In the last four years, we at BIRN have put efforts into identifying the cases in which that ‘last mile’ has been completed – finding and analysing cases in which our news, in-depth and investigative reporting brought tangible changes to the lives of the people in the region. These included the passing of laws, the opening of investigations, official reactions from international institutions, and changes on a local level, from the building of promised infrastructural projects to the initiation of policy changes.
Looking into the selected cases that we have identified as ones that created an impact, that impact usually happens over time, although there have been instances of immediate reactions and consequences. Sometimes the full consequences develop over a couple of years. Taking an even broader perspective – a decade, for example – would probably shed additional light on the impact of our stories. The same applies not only to journalistic work, but also to advocacy campaigns for the protection of human rights and vulnerable groups.
However, if media stories or advocacy campaigns do have an impact, that is not only down to the outlet that publishes them. Editors from a much larger media outlet, the New York Times, noted that “factors outside the reporters’ and publications’ control like the timing of the story, people’s reaction to it, and whether other media also cover the issue” will affect whether or not a particular story has a social or political impact.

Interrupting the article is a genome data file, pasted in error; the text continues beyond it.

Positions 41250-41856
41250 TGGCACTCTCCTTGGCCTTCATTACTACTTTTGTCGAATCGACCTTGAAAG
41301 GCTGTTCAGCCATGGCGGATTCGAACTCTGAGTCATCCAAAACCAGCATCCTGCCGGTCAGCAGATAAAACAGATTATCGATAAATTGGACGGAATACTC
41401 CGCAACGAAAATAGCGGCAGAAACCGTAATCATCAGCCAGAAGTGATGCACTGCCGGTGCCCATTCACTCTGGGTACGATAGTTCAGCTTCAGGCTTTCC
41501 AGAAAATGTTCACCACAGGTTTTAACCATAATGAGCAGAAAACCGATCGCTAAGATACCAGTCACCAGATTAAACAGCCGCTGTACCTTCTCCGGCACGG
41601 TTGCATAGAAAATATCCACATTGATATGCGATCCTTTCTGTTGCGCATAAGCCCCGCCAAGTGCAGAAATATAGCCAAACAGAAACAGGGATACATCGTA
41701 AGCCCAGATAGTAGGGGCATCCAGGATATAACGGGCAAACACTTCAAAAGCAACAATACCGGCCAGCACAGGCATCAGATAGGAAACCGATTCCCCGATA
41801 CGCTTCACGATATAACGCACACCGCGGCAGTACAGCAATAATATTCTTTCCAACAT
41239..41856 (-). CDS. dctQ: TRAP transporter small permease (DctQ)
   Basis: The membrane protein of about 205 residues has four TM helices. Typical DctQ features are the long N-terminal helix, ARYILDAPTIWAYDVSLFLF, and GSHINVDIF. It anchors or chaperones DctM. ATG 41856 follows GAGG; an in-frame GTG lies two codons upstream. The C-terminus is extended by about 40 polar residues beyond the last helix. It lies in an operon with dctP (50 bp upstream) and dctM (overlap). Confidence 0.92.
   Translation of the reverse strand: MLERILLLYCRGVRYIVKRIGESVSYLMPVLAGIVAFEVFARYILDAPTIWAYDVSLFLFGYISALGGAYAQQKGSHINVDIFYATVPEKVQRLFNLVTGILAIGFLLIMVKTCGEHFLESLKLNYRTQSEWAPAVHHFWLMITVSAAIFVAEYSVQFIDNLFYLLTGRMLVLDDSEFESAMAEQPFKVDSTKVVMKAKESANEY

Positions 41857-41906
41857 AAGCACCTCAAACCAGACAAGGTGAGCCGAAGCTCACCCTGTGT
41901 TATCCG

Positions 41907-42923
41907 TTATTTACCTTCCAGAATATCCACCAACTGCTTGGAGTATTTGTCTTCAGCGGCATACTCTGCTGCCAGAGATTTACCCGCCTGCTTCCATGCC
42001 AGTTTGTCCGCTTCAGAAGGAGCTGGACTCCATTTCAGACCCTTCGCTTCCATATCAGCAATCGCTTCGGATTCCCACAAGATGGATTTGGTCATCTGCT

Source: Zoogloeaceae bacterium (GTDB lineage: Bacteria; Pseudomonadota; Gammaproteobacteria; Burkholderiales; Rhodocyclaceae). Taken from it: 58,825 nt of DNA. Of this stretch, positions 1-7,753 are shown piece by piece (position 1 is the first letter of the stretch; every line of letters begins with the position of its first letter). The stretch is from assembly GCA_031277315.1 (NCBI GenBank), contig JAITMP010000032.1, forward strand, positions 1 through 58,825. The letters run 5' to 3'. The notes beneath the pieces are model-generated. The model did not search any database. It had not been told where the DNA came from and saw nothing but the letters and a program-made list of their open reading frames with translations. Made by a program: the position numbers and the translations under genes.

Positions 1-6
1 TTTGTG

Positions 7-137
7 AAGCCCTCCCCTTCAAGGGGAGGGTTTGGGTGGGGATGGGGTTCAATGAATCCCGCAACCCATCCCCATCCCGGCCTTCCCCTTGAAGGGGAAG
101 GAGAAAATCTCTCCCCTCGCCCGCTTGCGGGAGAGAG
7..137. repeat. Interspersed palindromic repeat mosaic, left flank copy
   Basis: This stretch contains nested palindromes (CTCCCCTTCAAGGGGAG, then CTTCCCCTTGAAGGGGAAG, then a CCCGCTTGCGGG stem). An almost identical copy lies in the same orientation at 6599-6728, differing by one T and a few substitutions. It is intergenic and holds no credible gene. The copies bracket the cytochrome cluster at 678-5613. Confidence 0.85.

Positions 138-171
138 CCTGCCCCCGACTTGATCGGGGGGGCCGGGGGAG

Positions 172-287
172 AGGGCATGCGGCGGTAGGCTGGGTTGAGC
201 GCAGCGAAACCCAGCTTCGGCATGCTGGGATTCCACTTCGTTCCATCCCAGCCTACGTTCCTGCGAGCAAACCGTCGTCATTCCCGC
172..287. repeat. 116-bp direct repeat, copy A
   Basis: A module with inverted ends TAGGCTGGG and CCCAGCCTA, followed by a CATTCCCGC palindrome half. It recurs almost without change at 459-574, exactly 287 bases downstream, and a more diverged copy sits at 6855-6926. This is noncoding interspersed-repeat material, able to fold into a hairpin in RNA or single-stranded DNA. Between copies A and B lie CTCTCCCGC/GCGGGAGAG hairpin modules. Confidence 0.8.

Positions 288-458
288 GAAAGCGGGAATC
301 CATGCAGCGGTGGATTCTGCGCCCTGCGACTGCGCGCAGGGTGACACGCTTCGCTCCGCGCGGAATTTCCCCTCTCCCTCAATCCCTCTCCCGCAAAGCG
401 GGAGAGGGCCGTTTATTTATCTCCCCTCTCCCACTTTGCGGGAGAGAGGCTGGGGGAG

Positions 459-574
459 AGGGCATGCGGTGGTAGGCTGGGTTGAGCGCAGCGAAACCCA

This has been the experience across the BIRN Network. The responsiveness of authorities and the openness of institutions at local and national level, reactions from other media outlets, the civil society sector and the public also play an important role. In some cases meanwhile, as in Macedonia for instance, the real effects and consequences of journalistic work are only really felt after a change of government.